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  • Writer's pictureJerica Liew

Swiss Design Style: A Timeless Solution for Effective Communication in a Digital World?

Updated: Feb 10



In a world where attention spans are dwindling and distractions abound, it has become tempting to sensationalise or manipulate. Where information overload and visual clutter reign supreme in today’s rapidly evolving digital landscape, Swiss design style emerges as a beacon of clarity and elegance. Often dismissed as a relic of the past, Swiss design, with its emphasis on simplicity, functionality, and objectivity, may offer just the solution to communicating ideas effectively.


Today, the applications of Swiss design are extensive. One can identify the Swiss design style on signage, in places like airports, train stations and hospitals, where people need to be able to find their way quickly and easily.


The design style is also becoming increasingly popular in website design and product design, enabling more modern and sophisticated user experiences.


Here at KOVA, our work as a brand and design consultancy reflects a contemporary interpretation of the Swiss graphic style. Retaining the core principles of order, clarity, and functionality while incorporating a more nuanced and modern aesthetic, our work conveys an identity as a creative consultancy that values both tradition and innovation. Today, we will be dissecting just what the Swiss design style is, and whether we feel the approach is here to stay.


What is the Swiss design style?


Swiss design, also known as International Typographic Style, is a graphic design style that emerged in Switzerland during the mid-20th century. The design style drew inspiration from modernism trends in other countries, such as the geometric shapes of Constructivism and Suprematism in Russia, the notion of form following function in Bauhaus in Germany, and the simplicity of De Stijl in the Netherlands.


Several important components form the framework of the Swiss design style:


  1. Grid system The mainstay of Swiss style, grids are used to structure information and logically maintain order. This system balances and arranges images, text, and white space in a visual hierarchy.

  2. Layout Swiss Design uses an asymmetric layout with text alignment flush left or ragged-right instead of center.

  3. Minimalism Emphasis on simplicity and minimalistic design principles is a key characteristic. Designers aim to convey information in the most straightforward and uncluttered manner possible.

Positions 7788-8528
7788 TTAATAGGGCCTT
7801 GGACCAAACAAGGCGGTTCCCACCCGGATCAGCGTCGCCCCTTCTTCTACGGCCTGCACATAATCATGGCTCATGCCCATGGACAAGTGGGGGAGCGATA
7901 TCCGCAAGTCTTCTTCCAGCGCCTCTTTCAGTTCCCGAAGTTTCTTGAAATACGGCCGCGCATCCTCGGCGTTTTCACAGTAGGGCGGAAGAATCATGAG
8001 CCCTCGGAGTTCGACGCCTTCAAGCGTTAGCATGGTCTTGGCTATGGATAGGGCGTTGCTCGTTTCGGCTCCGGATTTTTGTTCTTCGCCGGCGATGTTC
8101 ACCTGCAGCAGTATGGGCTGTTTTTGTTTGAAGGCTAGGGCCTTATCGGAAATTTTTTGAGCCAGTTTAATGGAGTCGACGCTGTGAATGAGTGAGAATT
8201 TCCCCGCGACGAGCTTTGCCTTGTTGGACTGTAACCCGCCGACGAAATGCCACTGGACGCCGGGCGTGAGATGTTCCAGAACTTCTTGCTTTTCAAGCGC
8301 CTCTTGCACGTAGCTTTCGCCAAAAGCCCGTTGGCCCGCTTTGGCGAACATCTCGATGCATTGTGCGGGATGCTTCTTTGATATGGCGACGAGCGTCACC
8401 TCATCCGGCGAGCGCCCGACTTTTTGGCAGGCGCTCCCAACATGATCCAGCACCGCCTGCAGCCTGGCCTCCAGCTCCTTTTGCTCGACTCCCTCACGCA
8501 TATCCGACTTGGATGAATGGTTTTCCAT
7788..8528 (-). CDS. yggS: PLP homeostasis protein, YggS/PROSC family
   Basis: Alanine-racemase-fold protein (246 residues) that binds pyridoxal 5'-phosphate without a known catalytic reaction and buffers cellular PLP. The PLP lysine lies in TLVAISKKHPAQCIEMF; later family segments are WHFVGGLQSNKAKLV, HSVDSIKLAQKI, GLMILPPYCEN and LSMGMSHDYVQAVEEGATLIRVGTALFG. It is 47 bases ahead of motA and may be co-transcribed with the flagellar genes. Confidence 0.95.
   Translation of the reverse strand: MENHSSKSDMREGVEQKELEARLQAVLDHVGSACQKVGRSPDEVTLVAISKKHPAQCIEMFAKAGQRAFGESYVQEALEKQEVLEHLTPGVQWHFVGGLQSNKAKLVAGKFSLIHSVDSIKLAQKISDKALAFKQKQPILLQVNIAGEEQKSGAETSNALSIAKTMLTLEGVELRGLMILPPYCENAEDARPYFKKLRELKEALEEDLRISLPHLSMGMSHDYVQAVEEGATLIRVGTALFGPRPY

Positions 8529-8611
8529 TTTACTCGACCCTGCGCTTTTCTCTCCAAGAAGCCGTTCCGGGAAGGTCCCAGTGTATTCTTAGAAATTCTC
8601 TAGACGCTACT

4. Photographs Swiss Design favours photos over illustrations. High-quality imagery is carefully selected, contributing to the overall aesthetic with a focus on clarity and precision.

  5. Typography Clean and sans-serif typefaces are a hallmark of Swiss design. The use of fonts like Helvetica and Akzidenz-Grotesk, with a focus on readability and simplicity, is prevalent.

Swiss design is also widely associated with positive qualities like intelligence, sophistication, and modernity. Therefore, companies commonly use Swiss design to project a specific image to their customers.


What are design fads?


To analyse the Swiss design movement in greater detail, we must first assess the longevity of this style. Is it just a passing fad, or a lasting trend that has maintained its appeal over time?

We understand ‘design fads’ as temporary trends in design that gain popularity quickly, then fade away over time. Design fads often arise from social and cultural movements, and can be influenced by fashion, technology, and popular culture. Fads are often characterised by their novelty and eye-catching appeal, but they may not always have lasting value or significance.

Some examples of design fads include:

  1. Neon colours Neon colours were a popular design fad in the 1980s. They were often used in clothing, graphic design, and interior design. Neon colours are bright and eye-catching, but they can also be overwhelming and difficult to use effectively.


  1. Grunge design Grunge design was a popular design fad in the 1990s that took inspiration from punk and underground culture. It is characterised by its use of rough, textured designs with a raw, unpolished feel that incorporates elements of punk and underground culture. Handwritten typography and distressed textures are also a common feature.


  1. Flat design Flat design embodies clean lines and a more 2D style that is said to be easier to understand and utilise. It is characterised by its use of simple shapes and solid colours, with no gradients or shadows. This design style was the rebellious answer to the skeuomorphism trend that flooded the web in the early 2010s. Part of the overly real design paradigm came from Apple, because that was the style of icons in the app store and on its devices.


Design fads can be fun and exciting, but they are also important to be aware of as a designer. It is important to remember that design fads are not the same as design trends. Design trends are broader and more enduring than fads, and they represent a shift in the way that people are thinking about design.


Often, businesses going through a branding exercise simply do not realise that their choice of design is based on a fad. This lack of awareness is costly, as it can lead to the need for rebranding once the design trend becomes outdated. This can result in diminished confidence from both the team and customers in the founders’ understanding of their brand’s true essence.